In the long term, HKFP plans to achieve financial sustainability through "continued crowdfunding efforts, advertising and sponsorship events" and by operating with minimal overhead costs.[14] Tom Grundy, a freelance journalist who co-founded the website, stated that the site would "start with simple local news, and investigative pieces about Hong Kong" and that "we have no political agenda. We simply aim to be credible".[14]

In the first year after its inception, HKFP published 4400 journalistic pieces attracting over 3.5 million unique visitors.[15] In late 2017 the offices of HKFP were moved from Cyberport to Kennedy Town.[16]

See also[edit]

  • FactWire – a crowdfunded Hong Kong news agency
  • The Standard – a Hong Kong English language newspaper

References[edit]

  1. ^ a b "Hong Kong Free Press launches crowdfunding campaign". Time Out Hong Kong. 10 May 2015. Archived from the original on 14 July 2015. Retrieved 17 July 2015. 
  2. ^ Baiocchi, Francisco (30 June 2015). "Activist turned editor who tried to arrest Tony Blair launches crowdfunded Hong Kong news website". Press Gazette. 
  3. ^ "Hong Kong Free Press falls foul of Great Firewall, blocked in China". Hong Kong Free Press. 6 November 2015. 
  4. ^ Chen, Frank (12 January 2015). "How press freedom in HK is being destroyed". Hong Kong Economic Journal. 
  5. ^ a b Moriarty, Francis (27 May 2015). "Hong Kong paper loses four top voices: A pro-China 'putsch'?". Christian Science Monitor. 
  6. ^ Gould, Vanessa; Lee, Nelson; Lee, Bryan (28 February 2001). "SAR defends rights record". The Standard. Archived from the original on 6 February 2015. 
  7. ^ "Leading Columnists Purged at Hong Kong's Paper of Record". Asia Sentinel. 20 May 2015. 
  8. ^ Mok, Danny; Lo, Clifford; Cheung, Tony (12 January 2015). "Firebombs hurled at home of Hong Kong media tycoon Jimmy Lai were 'attack on press freedom'". South China Morning Post.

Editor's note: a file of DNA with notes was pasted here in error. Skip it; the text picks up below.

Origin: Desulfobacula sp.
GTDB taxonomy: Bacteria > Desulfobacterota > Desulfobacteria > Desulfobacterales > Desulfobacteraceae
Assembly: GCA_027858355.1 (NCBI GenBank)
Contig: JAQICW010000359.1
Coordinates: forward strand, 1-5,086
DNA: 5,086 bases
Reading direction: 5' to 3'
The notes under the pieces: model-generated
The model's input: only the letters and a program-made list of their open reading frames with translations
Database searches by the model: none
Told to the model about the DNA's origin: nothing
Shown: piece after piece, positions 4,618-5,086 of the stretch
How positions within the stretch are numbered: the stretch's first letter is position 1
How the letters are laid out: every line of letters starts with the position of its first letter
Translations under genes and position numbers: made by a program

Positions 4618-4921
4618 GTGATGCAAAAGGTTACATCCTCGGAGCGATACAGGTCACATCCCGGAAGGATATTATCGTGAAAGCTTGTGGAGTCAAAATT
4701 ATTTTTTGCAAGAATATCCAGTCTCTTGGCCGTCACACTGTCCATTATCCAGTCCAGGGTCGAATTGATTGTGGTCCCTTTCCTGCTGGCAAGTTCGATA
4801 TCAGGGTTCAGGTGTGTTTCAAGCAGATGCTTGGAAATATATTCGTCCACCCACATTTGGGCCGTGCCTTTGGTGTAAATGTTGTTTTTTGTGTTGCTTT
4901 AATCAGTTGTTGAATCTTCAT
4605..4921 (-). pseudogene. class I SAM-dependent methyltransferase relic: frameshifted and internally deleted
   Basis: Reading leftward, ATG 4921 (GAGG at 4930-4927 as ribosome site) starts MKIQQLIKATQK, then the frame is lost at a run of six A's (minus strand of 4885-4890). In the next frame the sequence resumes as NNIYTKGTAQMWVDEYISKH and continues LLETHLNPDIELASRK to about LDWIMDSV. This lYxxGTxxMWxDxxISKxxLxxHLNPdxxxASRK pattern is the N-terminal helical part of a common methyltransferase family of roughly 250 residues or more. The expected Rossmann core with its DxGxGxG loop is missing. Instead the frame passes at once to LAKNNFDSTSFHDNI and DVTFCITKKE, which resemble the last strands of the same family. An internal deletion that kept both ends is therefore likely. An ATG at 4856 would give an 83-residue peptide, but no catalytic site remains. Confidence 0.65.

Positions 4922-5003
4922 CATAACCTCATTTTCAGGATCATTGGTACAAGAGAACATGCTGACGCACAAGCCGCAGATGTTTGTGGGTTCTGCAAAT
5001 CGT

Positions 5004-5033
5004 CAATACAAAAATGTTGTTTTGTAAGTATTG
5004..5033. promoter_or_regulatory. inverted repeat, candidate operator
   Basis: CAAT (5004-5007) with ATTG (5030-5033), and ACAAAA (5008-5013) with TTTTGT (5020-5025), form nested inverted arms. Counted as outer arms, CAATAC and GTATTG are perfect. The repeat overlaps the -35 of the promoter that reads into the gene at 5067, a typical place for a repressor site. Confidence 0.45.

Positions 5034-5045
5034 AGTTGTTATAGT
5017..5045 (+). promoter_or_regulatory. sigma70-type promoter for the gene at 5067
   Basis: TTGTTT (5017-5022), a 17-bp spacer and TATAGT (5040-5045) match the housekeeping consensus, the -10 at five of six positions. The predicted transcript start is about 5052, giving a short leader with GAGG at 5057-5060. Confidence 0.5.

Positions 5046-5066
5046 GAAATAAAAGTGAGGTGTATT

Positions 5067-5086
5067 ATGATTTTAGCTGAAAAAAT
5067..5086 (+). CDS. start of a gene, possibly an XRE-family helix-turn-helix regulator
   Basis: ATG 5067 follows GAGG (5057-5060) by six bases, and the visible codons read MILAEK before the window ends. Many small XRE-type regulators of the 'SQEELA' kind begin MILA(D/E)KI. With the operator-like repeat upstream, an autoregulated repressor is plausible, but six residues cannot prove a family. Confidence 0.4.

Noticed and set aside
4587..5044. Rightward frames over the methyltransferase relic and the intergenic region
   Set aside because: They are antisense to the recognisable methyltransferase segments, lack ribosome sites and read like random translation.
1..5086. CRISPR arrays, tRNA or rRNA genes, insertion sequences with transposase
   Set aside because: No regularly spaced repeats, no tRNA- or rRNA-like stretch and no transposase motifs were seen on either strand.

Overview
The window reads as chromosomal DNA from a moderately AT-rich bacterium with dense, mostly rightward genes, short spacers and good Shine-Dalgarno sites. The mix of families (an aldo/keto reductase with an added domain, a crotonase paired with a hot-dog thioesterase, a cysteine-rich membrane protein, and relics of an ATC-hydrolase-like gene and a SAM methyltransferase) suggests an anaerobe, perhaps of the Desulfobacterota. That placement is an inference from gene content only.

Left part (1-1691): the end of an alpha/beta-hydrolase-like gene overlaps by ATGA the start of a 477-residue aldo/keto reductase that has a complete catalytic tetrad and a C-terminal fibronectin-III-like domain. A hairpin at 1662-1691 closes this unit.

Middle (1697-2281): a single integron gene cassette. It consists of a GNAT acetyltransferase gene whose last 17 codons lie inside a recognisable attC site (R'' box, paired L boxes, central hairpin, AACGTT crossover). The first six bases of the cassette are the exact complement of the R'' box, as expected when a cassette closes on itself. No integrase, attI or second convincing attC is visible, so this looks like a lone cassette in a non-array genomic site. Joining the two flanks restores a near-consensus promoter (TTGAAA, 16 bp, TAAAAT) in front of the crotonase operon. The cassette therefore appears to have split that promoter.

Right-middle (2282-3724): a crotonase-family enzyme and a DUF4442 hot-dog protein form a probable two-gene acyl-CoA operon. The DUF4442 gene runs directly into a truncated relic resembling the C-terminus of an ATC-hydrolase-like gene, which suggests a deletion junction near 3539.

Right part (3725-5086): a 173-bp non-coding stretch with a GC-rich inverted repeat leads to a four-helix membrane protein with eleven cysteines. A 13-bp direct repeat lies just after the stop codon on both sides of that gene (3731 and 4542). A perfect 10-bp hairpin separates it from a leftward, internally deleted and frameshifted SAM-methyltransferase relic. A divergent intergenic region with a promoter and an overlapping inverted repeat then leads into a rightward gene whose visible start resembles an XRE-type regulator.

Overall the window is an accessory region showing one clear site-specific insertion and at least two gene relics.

9. ^ "Offal attack on Lai as trio pelt tycoon with pig guts". The Standard. 13 November 2014. Archived from the original on 20 July 2015. 
  10. ^ Lo, Wei; Chan, Samuel; Kao, Ernest; Lai, Ying-kit (27 February 2014). "Kevin Lau, ex-Ming Pao editor injured in savage chopper attack, stable after surgery". South China Morning Post. 
  11. ^ Jim, Claire (25 October 2014). "Anti-Occupy mob roughs up Hong Kong journalists". Reuters. 
  12. ^ Yeung, SC (14 October 2014). "What the Apple Daily siege means for press freedom". Hong Kong Economic Journal. 
  13. ^ Lee, Eddie; So, Peter (14 October 2014). "Anti-Occupy protesters defy court order, block Apple Daily delivery". South China Morning Post. 
  14. ^ a b c Sala, Ilaria Maria (20 May 2015). "Hong Kong to get new crowdfunded independent newspaper". The Guardian. 
  15. ^ "A year of Hong Kong Free Press: On our first anniversary, a look back at our best coverage". Hong Kong Free Press. 29 June 2016. 
  16. ^ "Hong Kong Free Press moves to The Hive co-working space in Kennedy Town". Hong Kong Free Press. 19 October 2017. 

External links[edit]